The world of market research is rich with fascinating stories. Quite often, these are narratives about how we interact with the many products and services available to us on the market – why we prioritize some over others, and how consumer trends evolve.
For students attending a liberal arts college, conducting market research will seem like second nature. The skills you develop interpreting great works of art, politics, and pivotal historical movements can be directly applied to an in-depth examination of our current society – and what makes us tick as consumers. And of course, if you’re pursing a degree in Business Administration or Marketing, research into market and buying trends will be an integral part of your education and future career. Get a sneak peek at the steps you’ll follow when conducting an official market research project:
Laying Out an Objective
All market research begins much like a science experiment. Your “test” will set out to prove or disprove your hypothesis about the subject you’re investigating. Because researchers are often working for specific firms, the hypothesis could be as simple as “Consumers enjoy Brand X of soft drink more than they do Brand Y.” Your objective would be to prove or disprove this hypothesis in a strategic and systematic way. If you choose to study at an American college in Rome, chances are you love travelling – and one day you may secure a position at a business that specializes in tourism and hospitality. In this role, your research projects would probably focus on which industry trends most influence vacationers, and use the results to better promote your company’s products and services.
Form a Sampling Plan
Let’s take advantage of that example of analyzing traveling habits while you study in Italy. Say the firm you represent manufactures a certain brand of luggage. They have a new suitcase and are curious to know how it will play in the travel market. Since it is impossible to talk to every potential consumer, your task would be to gather and survey an appropriate sampling of people who would serve as a representation of your target audience.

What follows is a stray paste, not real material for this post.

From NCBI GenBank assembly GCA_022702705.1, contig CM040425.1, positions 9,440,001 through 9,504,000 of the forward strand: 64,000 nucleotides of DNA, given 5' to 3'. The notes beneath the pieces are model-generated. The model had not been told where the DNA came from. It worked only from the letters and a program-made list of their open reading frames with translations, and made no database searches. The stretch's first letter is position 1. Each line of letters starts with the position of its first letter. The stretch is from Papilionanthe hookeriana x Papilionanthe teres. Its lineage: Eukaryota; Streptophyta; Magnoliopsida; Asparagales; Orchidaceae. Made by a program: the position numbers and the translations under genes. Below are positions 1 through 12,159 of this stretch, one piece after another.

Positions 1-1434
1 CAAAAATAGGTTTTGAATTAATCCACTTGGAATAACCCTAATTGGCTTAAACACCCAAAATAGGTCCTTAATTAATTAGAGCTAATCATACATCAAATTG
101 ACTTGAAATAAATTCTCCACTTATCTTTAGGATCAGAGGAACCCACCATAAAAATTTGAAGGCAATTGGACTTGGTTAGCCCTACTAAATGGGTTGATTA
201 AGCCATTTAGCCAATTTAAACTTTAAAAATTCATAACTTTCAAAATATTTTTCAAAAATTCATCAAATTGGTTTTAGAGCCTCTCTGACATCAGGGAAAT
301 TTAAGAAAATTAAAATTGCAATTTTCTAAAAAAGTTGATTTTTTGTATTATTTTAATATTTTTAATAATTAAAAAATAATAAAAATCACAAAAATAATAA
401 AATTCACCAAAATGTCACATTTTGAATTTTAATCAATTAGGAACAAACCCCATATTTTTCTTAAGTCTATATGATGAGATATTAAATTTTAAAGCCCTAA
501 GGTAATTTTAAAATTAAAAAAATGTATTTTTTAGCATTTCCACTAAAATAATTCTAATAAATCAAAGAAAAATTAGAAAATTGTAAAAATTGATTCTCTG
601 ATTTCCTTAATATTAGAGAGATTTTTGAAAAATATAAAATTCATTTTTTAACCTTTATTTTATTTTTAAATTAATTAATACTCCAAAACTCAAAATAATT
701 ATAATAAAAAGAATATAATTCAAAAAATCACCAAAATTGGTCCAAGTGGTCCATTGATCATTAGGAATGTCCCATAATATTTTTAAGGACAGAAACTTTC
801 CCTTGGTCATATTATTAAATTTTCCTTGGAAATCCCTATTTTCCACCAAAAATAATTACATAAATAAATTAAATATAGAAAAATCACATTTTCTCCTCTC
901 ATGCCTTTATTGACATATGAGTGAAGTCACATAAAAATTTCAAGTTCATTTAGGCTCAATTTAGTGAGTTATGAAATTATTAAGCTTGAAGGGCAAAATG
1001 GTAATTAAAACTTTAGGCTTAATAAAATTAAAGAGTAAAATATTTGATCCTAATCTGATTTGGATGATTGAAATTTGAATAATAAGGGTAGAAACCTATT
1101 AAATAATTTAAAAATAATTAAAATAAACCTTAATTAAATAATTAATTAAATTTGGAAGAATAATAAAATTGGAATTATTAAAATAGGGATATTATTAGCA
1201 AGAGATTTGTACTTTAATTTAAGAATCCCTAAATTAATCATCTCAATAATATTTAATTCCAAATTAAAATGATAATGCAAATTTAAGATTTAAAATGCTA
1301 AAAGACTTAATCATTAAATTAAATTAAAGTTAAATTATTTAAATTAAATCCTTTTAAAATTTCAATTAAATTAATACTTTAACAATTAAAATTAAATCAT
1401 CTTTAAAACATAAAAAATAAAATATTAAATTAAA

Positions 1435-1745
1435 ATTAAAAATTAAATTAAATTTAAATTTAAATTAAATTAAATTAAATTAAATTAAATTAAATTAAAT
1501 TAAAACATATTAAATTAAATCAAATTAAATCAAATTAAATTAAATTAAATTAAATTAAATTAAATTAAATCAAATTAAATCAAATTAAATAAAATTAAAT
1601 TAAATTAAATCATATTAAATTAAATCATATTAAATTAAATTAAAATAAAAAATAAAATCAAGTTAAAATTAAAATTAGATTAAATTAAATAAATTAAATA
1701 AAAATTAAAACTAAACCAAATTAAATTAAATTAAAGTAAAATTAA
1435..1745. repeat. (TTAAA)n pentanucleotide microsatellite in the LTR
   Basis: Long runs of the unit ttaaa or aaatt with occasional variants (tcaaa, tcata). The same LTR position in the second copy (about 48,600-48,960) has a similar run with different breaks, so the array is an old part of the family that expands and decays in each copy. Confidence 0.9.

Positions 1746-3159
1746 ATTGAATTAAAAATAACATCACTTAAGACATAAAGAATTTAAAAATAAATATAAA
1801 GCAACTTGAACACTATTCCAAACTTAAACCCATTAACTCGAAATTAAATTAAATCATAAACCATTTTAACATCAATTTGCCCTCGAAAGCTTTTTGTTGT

Putting an Instrument to Use
Once you have put together your “focus group,” you must decide how you will gather the information you need. Students who study abroad in Italy get first-hand insight into just how diverse a sample group of consumers might be. Their classmates hail from all corners of the world! As societies become more global, market researchers who want to reach a wider audience must take into consideration the cultural differences and unique preferences of their target consumers. This means taking special care when devising a set of questions to ask focus group participants. Quite often surveys are created by more than one person, because a diverse group of market researchers is far more likely to connect with a diverse focus group.
Get Action Standards
At this point, it’s time to decide how your research will be used. Say your firm wants to compare its new luggage with a previous or competitive product. You would then stack your results against those related to the other product. In this case, your action standard would be related to preference.
No matter how carefully your questions and groups are designed, you will undoubtedly gather some faulty information. This can create quite a risk, as faulty research may lead to wrong decisions when it comes to marketing a new product or service. Market researchers avoid skewed results by gathering a wide audience to sample – or taking the time to survey more than one focus group. They also ensure that their methods of analyzing the collected data are tested and trustworthy. Not so different from the liberal arts major who carefully consults a wide variety of sources before forming an argument – and makes sure that evidence is gathered, cited, and presented in the most logical way possible!
What do you think would be most interesting about conducting market research in our globalized economy?